Sony Left Passwords, Code-Signing Keys Virtually Unprotected

By Robert Lemos  |  Posted 2014-12-10 Print this article Print
Sony Data Breach

Researchers reportedly find hundreds of  code-signing keys, at least one protected by an obvious password, while others find a folder labeled 'Passwords.'

The hackers that compromised Sony Pictures Entertainment's network leaked extremely sensitive information-technology credentials, including a collection of passwords and hundreds of certificates, one of which was used to sign the same malware used by the attackers to compromise the company.

On Dec. 9, security firm Kaspersky Lab revealed that its products detected "an unusual sample" of the Destover malware, used by attackers against Korean targets in the DarkSeoul operation and against Sony Pictures in the most recent breach. A copy of the malware dating back to July had been signed on Dec. 5 using a code-signing certificate compromised during the Sony breach, the company said.

The malware is not being used in attacks. In fact, the day after Kaspersky Lab's announcement, a security researcher claimed that "a researcher who doesn't want to be named" had used the certificate—found in the leaked Sony files—to sign a copy of the Destover malware as a joke.

Kaspersky Lab's analyst could not confirm the claims, but said that the leak of the certificate should be considered a problem for security professionals.

"The existence of this sample demonstrated that the private key was in the public domain," Kaspersky Lab's Global Research and Analysis Team, told eWEEK in an email interview. "At that point, we knew we had an extremely serious situation at hand, regardless of who was responsible for signing this malware."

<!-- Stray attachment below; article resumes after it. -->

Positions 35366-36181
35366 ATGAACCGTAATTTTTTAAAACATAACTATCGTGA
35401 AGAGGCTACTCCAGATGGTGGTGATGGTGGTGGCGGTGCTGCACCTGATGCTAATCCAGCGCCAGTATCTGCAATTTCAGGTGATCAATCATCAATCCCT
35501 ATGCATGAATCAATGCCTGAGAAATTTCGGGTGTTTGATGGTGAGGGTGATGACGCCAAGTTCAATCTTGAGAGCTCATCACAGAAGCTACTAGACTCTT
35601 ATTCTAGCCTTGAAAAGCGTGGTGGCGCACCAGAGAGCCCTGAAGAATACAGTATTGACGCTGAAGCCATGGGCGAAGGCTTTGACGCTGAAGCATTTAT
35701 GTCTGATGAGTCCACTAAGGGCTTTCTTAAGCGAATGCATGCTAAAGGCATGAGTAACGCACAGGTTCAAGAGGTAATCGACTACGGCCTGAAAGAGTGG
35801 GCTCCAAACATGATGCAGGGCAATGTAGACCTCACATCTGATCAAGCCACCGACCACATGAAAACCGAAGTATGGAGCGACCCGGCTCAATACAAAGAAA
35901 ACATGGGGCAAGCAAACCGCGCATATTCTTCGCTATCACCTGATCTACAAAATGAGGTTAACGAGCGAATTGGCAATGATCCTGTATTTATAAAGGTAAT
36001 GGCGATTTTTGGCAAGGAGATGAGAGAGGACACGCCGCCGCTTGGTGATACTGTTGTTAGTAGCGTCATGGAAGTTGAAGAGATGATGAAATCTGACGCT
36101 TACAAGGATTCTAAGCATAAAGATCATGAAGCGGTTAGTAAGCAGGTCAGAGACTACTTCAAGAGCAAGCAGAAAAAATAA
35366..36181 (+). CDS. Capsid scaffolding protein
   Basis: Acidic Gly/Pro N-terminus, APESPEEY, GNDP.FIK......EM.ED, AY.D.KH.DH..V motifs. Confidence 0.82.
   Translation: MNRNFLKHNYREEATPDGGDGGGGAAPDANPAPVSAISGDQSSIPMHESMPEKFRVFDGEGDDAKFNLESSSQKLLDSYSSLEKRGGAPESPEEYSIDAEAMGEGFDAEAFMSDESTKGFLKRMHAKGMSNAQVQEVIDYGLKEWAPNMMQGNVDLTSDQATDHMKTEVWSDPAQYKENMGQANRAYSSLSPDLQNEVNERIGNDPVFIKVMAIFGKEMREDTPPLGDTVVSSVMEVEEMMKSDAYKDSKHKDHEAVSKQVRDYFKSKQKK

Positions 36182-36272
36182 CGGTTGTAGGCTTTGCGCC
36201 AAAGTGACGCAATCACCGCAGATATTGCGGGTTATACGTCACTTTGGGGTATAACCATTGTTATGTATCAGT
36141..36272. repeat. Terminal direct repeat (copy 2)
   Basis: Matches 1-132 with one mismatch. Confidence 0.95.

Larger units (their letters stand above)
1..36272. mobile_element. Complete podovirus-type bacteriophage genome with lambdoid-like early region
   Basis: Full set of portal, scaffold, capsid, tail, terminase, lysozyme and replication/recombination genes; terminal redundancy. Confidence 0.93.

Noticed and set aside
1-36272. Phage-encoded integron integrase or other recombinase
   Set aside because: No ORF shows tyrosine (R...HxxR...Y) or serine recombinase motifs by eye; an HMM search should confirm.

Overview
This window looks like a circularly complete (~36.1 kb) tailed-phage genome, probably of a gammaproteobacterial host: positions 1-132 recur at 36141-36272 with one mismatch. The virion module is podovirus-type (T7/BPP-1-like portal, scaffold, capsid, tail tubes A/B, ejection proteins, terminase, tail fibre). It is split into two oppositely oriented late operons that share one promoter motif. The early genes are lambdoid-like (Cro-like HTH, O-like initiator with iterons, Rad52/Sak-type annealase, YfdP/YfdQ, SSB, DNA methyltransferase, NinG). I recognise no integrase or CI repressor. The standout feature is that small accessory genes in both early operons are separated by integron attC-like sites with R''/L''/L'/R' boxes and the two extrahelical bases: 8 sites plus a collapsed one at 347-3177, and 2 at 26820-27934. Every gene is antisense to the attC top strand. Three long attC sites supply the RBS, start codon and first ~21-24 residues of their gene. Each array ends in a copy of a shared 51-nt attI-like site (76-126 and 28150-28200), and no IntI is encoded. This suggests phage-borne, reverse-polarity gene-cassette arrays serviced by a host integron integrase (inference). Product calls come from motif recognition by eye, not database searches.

Sony has lost a great deal of sensitive data in the massive breach, which likely had gone on for months but which the company only discovered in late November after the attackers announced their presence by deleting files and defacing systems with digital wallpaper. Hundreds of digital certificates, used to designate trusted content on the Internet, and a folder full of passwords were among the data leaked to the Internet.

The passwords could be used to access a variety of business accounts used by Sony Pictures and its employees, while the code-signing certificates could be used to camouflage future attacks, making antivirus software more likely to trust signed code.

"The importance of leaked code-signing keys cannot be overestimated," the Global Research and Analysis Team said. "Software signed by a trusted publishing house will generally be trusted by the operating system, security software and first responders. It's an extremely powerful way for attackers to stay below the radar."

The certificate used to sign the Destover malware sample had been protected by a password, but the password was the name of the file, according to media reports.

Kaspersky Lab and other security experts have criticized Sony Pictures for not immediately revoking the stolen certificates. "Certificate revocation needs to be a top priority when responding to a major malware and breach incidents," the company said.

Kaspersky Lab also took aim at the anonymous researcher signing old malware using the stolen certificate, saying that the stunt was unnecessary.

"The certificate would have been revoked without the creation of new malware," the Global Research and Analysis Team said. "There really was no need to create new malware to prove that the certificate hadn't been revoked yet."


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